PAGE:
Have you ever been to a lopsided basketball game when the refs were calling umpteen fouls on one team and none on the other? What do people yell at the refs? “Call it both ways, ref!” We want life to be fair, right?
Did you know research proves we have a natural desire for life to be fair? Scientists conducted an experiment where they placed two strangers in a room and gave them money. For example, if they gave one person $50 but the other person only $25, the person who was offered the $25 wouldn’t take it. Why? They weren’t being treated fairly. The scientists tried several versions of this and the results ended up being the same; we have an innate desire for fairness.
This is the reason I’m in Africa; to do my part in making life fair for others. As the old saying goes, “To whom much is given; much is required.” I’ve been given a lot and it is within me, and you, to make life fair for others. It’s who we are and, frankly, I believe we are the most happy when we put our energy into making life fair for others. I was born in America and have access to pure water, healthy food, medical care and education; I want to share that with others who do not have it.
The first time I stepped outside of America and stumbled into abject poverty and hunger in a village in Nicaragua, the unfairness of life ran over me like a freight train runs over a person tied to the tracks. I experienced emotions I had never experienced before and the most prominent one was connected to how unfair it was that I was born in the land of luxury and much of the world lives with dirt floors and dirty water.
Warren Buffet calls it the “ovarian lottery,” and readily admits if he had been poor in an impoverished village in a developing country, he would not be billionaire.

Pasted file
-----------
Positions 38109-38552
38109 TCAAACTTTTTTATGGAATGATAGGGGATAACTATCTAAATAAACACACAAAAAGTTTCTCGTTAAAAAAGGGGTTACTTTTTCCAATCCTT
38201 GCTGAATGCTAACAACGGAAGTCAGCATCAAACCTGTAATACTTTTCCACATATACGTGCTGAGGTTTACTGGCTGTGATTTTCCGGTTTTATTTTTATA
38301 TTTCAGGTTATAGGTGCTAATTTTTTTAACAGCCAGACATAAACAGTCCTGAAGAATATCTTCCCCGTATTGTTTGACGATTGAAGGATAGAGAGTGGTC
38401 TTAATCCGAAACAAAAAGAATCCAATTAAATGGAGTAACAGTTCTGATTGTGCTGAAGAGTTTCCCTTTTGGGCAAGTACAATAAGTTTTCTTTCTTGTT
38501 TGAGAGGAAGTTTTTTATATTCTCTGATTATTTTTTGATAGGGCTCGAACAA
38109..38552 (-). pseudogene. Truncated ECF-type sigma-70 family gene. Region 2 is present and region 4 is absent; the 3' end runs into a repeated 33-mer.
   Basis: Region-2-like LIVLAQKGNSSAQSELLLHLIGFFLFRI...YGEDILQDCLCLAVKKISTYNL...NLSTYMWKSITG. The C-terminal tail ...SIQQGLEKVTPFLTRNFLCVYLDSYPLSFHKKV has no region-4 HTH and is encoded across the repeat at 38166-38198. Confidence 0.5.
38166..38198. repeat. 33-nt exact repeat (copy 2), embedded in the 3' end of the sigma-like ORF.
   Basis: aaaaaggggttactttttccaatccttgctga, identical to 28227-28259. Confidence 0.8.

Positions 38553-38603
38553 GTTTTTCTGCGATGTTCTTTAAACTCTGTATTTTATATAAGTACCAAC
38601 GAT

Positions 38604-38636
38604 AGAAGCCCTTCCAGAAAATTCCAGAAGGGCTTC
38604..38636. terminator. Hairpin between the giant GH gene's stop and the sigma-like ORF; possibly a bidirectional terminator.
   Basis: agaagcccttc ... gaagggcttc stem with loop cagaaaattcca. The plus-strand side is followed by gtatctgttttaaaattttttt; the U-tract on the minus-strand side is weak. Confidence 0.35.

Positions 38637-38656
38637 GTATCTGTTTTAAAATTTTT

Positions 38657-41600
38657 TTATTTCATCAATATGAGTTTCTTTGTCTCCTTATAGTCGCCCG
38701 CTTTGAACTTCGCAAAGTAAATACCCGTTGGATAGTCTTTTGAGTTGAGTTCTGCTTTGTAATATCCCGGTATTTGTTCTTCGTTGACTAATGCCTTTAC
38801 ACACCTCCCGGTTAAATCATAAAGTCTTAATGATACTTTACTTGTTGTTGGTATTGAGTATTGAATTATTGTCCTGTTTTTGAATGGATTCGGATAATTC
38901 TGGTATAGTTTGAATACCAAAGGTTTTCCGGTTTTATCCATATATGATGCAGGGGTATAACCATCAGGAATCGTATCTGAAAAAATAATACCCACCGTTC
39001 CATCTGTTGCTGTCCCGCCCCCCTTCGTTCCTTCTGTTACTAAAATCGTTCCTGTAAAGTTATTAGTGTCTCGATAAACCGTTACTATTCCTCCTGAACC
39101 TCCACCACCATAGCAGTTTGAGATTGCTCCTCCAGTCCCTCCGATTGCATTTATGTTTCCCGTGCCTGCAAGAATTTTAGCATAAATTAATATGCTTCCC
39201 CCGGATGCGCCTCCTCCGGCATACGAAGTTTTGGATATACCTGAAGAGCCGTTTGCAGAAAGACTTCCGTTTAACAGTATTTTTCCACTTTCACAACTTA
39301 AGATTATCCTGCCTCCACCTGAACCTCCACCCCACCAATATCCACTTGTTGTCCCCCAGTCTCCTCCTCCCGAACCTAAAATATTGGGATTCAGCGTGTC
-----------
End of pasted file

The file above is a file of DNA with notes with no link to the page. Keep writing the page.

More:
When that little five-year-old Nicaraguan girl crawled up into my arms many years ago and asked me to feed her, I’ve been doing what I can to get as many people as I can engaged in this fight to make life fair. It’s not fair we have so much food that we waste it and I met children, again, this week in Africa that have nothing to eat.
I am in Africa because of two people who decided to do what they could to make life fair for others; Floyd and Kathy Hammer, founders of The Outreach Program.
I’m here to capture photos, videos and stories of children and families who, for the first time in their lives, will have an opportunity for life to be fair.
I often think of advice Mother Teresa gave my friend, Ambassador Tony Hall; “Do what’s in front of you to do.”
No, life isn’t fair, but it is fundamentally wired in our DNA to help make life fair for others.
So, on this trip, I will see the incredible successes of a decade and a half of Floyd and Kathy making life fair for others. I will see pure water coming out of faucets, hungry children eating nutritious meals, more than 2,000 kids studying hard to break the cycle of poverty and hunger, mothers in remote villages getting medicine for their babies, young school girls having a safe place to live during the week while they go to secondary school and listen to stories of children-turned-adults who will give Floyd and Kathy the credit for lifting them out of poverty and hunger.
Every time I look through my camera and each story I hear, I’m reminded of the prophet Micah’s’ statement: “He has told you, O man, what is good; and what does the LORD require of you but to do justice (make life fair for others), and to love kindness, and to walk humbly with your God?”
Micah had the same idea; Life ain’t fair, but let’s do what we can to make it fair for others.